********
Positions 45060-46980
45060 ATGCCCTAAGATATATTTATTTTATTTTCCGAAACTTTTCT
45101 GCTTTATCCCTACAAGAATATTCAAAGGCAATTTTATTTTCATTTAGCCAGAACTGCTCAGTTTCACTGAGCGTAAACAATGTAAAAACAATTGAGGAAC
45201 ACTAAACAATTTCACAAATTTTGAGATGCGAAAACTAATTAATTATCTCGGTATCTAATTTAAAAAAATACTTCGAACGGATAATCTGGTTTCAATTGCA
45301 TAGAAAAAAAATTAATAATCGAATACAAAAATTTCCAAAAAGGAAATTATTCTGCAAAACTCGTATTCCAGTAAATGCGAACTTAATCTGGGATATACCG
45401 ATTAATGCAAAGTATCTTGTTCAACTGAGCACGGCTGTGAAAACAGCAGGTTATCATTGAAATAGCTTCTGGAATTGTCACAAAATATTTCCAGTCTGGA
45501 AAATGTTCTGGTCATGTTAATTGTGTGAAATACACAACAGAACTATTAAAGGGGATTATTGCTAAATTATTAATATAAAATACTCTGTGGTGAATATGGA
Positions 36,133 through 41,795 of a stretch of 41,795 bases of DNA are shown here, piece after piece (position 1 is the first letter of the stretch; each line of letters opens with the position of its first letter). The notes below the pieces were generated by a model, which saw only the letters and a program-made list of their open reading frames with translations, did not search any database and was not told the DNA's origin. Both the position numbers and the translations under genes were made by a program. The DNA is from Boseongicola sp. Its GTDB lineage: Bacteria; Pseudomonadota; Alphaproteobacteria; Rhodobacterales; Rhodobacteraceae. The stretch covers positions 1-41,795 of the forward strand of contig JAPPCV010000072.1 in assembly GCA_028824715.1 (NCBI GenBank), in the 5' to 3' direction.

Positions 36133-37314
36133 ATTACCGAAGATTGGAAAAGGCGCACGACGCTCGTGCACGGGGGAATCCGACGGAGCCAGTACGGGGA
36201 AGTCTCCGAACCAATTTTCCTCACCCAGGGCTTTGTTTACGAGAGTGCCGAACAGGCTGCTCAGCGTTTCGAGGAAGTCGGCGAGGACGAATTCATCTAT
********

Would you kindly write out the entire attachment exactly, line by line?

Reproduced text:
Positions 45060-46980
45060 ATGCCCTAAGATATATTTATTTTATTTTCCGAAACTTTTCT
45101 GCTTTATCCCTACAAGAATATTCAAAGGCAATTTTATTTTCATTTAGCCAGAACTGCTCAGTTTCACTGAGCGTAAACAATGTAAAAACAATTGAGGAAC
45201 ACTAAACAATTTCACAAATTTTGAGATGCGAAAACTAATTAATTATCTCGGTATCTAATTTAAAAAAATACTTCGAACGGATAATCTGGTTTCAATTGCA
45301 TAGAAAAAAAATTAATAATCGAATACAAAAATTTCCAAAAAGGAAATTATTCTGCAAAACTCGTATTCCAGTAAATGCGAACTTAATCTGGGATATACCG
45401 ATTAATGCAAAGTATCTTGTTCAACTGAGCACGGCTGTGAAAACAGCAGGTTATCATTGAAATAGCTTCTGGAATTGTCACAAAATATTTCCAGTCTGGA
45501 AAATGTTCTGGTCATGTTAATTGTGTGAAATACACAACAGAACTATTAAAGGGGATTATTGCTAAATTATTAATATAAAATACTCTGTGGTGAATATGGA
Positions 36,133 through 41,795 of a stretch of 41,795 bases of DNA are shown here, piece after piece (position 1 is the first letter of the stretch; each line of letters opens with the position of its first letter). The notes below the pieces were generated by a model, which saw only the letters and a program-made list of their open reading frames with translations, did not search any database and was not told the DNA's origin. Both the position numbers and the translations under genes were made by a program. The DNA is from Boseongicola sp. Its GTDB lineage: Bacteria; Pseudomonadota; Alphaproteobacteria; Rhodobacterales; Rhodobacteraceae. The stretch covers positions 1-41,795 of the forward strand of contig JAPPCV010000072.1 in assembly GCA_028824715.1 (NCBI GenBank), in the 5' to 3' direction.

Positions 36133-37314
36133 ATTACCGAAGATTGGAAAAGGCGCACGACGCTCGTGCACGGGGGAATCCGACGGAGCCAGTACGGGGA
36201 AGTCTCCGAACCAATTTTCCTCACCCAGGGCTTTGTTTACGAGAGTGCCGAACAGGCTGCTCAGCGTTTCGAGGAAGTCGGCGAGGACGAATTCATCTAT